Morales also highlights the flexibility of the punishment inquiry. It makes no reference or citation to De Veau, Halper, Austin, or Kurth Ranch at all. This could be read as a rejection of those standards in the ex post facto context, but we think that the better reading of this mere omission in Morales is that the appropriate "punishment" analysis depends on the context. The Court said as much: "[W]e have previously declined to articulate a single `formula' for identifying those legislative changes that have a sufficient effect on substantive crimes or punishments to fall within the constitutional prohibition, and we have no occasion to do so here." Id. (citation omitted). Morales did not need to discuss Austin and its progeny because the facts in Morales involved imprisonment; the Court needed only to discuss and distinguish the most on-point cases of Lindsey, Weaver, and Miller, supra. And in doing so it looked at negative effects on Morales as "a matter of degree." Id.
This examination of effects, like the Austin inquiry into history, is necessary to limit what would otherwise be the untenable results of the De Veau subjective purpose inquiry and the Halper means-end calculus. While even a substantial "sting" will not render a measure "punishment," see Halper, 490 U.S. at 447 n.7; Kurth Ranch, ___ U.S. at ___ n. 14, 114 S.Ct. at 1945 n. 14, at some level the "sting" will be so sharp that it can only be considered punishment regardless of the legislators' subjective thoughts. For example, the legislature, with the purest heart(s), could extend the prison sentences of all previously convicted sex offenders for the sole reason of protecting potential future victims. It was simply not understood how dangerous they would be when released, the legislators could truthfully explain, and society would be safe only if sex offenders were kept behind bars. This remedial purpose would thus fully explain the continued incarceration; in the other terms of Halper, the continued imprisonment would be "rationally related" to the goal of protecting vulnerable citizens. But no Justice has ever voted to uphold a statute that retroactively increased the term of imprisonment for a past offense. See Miller v. Florida, 482 U.S. 423 (1987); Weaver v. Graham, 450 U.S. 24 (1981).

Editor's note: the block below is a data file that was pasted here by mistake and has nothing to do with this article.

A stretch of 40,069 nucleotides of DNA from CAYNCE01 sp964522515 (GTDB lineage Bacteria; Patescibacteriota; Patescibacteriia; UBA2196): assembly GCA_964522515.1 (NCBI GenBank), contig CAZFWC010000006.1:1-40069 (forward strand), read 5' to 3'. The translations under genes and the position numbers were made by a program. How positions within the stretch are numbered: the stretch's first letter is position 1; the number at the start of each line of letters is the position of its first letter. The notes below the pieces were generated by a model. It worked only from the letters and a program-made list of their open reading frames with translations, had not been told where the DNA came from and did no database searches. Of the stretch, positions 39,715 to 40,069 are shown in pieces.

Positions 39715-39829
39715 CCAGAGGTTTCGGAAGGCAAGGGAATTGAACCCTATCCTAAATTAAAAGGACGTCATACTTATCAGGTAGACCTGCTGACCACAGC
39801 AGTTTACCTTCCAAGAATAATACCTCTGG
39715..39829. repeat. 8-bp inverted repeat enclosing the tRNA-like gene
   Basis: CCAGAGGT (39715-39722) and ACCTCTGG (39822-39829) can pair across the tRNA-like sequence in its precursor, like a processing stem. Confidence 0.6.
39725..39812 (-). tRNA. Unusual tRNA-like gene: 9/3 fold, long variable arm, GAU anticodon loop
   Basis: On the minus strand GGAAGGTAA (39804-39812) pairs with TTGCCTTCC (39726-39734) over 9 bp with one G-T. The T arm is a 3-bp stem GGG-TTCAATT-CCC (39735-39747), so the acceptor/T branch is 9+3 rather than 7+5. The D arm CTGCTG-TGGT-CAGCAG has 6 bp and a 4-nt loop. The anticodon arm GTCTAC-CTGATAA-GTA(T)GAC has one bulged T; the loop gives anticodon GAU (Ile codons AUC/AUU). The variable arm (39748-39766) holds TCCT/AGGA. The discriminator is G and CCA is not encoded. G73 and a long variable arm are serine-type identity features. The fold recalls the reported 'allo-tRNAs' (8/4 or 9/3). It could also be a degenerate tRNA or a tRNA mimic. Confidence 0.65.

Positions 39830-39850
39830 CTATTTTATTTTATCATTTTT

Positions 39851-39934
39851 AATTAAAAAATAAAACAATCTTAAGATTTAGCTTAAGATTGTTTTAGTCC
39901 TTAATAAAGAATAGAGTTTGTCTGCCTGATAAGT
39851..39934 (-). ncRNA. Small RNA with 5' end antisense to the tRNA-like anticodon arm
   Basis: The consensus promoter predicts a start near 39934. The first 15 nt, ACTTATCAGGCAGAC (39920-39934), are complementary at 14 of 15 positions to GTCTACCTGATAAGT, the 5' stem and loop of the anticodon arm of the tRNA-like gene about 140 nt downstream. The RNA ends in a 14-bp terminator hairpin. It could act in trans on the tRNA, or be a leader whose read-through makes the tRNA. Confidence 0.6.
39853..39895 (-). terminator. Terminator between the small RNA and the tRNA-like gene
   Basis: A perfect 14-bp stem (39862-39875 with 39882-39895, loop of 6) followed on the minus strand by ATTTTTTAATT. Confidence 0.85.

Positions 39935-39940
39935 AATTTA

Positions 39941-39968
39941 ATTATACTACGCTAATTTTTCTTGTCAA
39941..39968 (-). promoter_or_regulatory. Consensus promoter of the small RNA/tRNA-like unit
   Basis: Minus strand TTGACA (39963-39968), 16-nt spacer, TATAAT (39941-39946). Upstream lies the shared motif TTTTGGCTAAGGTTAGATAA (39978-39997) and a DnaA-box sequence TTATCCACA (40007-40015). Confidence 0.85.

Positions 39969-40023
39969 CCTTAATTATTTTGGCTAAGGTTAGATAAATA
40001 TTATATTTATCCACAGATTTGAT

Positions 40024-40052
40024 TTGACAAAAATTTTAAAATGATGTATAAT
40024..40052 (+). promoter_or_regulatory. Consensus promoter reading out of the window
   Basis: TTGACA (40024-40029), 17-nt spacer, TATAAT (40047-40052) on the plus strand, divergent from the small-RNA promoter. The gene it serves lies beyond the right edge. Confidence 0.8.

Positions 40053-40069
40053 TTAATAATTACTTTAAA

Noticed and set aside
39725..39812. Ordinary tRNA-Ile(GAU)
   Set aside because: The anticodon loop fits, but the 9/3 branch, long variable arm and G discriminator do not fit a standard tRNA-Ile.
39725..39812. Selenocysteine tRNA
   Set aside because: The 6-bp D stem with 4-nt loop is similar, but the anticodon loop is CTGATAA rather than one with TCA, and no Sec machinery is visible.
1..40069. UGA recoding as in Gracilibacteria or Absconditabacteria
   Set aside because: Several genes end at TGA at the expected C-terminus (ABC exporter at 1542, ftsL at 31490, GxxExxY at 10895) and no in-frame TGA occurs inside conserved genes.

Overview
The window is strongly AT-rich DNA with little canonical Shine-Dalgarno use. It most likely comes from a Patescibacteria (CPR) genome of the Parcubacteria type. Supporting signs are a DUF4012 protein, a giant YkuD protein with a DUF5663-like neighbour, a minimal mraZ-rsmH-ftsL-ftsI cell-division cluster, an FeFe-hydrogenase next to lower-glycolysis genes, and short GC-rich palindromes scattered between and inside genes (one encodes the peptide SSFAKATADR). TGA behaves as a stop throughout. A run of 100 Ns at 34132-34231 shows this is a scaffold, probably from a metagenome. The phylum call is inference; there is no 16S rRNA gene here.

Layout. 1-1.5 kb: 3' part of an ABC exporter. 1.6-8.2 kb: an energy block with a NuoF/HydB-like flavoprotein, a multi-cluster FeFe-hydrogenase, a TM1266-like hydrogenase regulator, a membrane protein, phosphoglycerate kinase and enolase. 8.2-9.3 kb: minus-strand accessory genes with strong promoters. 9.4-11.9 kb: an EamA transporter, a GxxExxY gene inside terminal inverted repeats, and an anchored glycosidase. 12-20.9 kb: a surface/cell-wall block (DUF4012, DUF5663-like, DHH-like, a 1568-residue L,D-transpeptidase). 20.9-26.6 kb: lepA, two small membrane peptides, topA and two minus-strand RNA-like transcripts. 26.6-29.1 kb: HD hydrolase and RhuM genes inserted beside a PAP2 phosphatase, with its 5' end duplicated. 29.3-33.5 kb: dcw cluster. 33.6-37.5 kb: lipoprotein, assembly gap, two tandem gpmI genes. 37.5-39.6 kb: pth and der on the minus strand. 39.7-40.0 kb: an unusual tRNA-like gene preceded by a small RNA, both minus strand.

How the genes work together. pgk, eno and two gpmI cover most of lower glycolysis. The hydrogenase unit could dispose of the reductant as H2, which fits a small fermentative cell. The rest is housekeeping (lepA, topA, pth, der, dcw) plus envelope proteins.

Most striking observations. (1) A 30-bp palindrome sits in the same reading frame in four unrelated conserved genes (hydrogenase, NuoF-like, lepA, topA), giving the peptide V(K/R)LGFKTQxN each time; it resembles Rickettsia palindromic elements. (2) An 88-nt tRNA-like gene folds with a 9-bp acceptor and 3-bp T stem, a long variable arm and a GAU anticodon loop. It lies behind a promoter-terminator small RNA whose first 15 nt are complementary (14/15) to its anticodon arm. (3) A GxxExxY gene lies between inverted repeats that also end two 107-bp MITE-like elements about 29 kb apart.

6. Kennedy v. Mendoza-Martinez: The Inquiry for the Nature of Proceedings
Finally, before attempting a synthesis, we must briefly discuss the test employed by the district court — which was based on Kennedy v. Mendoza-Martinez, 372 U.S. 144 (1963) — and explain why we find its approach inappropriate. In that case, the Court held that divesting American citizenship for draft evasion or military desertion was "punishment" requiring the procedural protections of the Fifth and Sixth Amendments: "[T]he Fifth and Sixth Amendments mandate that this punishment cannot be imposed without a prior criminal trial and all its incidents, including indictment, notice, confrontation, jury trial, assistance of counsel, and compulsory process for obtaining witnesses." Id. at 167 (emphasis added).
Mendoza-Martinez set forth a multi-factor analysis to determine whether a measure constitutes "punishment" triggering criminal process guarantees:
 whether the sanction involves an affirmative disability or restraint,  whether it has historically been regarded as punitive,  whether it comes into play only on a finding of scienter,  whether its operation will promote the traditional aims of punishment — retribution and deterrence,  whether the burden to which it applies is already a crime,  whether an alternative purpose to which it may rationally be connected is assignable for it,  whether it appears excessive in relation to the alternative purpose.
Id. at 168-69. The district court applied this test in holding that notification under Megan's Law was unconstitutional.
However, Supreme Court has made clear that the Mendoza-Martinez test is not controlling for the issues in this case. See Austin, 509 U.S. ___ n. 6, 113 S.Ct. at 2806 n.6. Although Mendoza-Martinez used the word "punishment," Austin explains that the seven factors are properly used to determine whether a proceeding is "so punitive that the proceeding must reasonably be considered criminal" for purposes of Sixth Amendment trial protections. Id. "In addressing the separate question whether punishment is being imposed, the Court has not employed the tests articulated in Mendoza-Martinez and Ward." Id.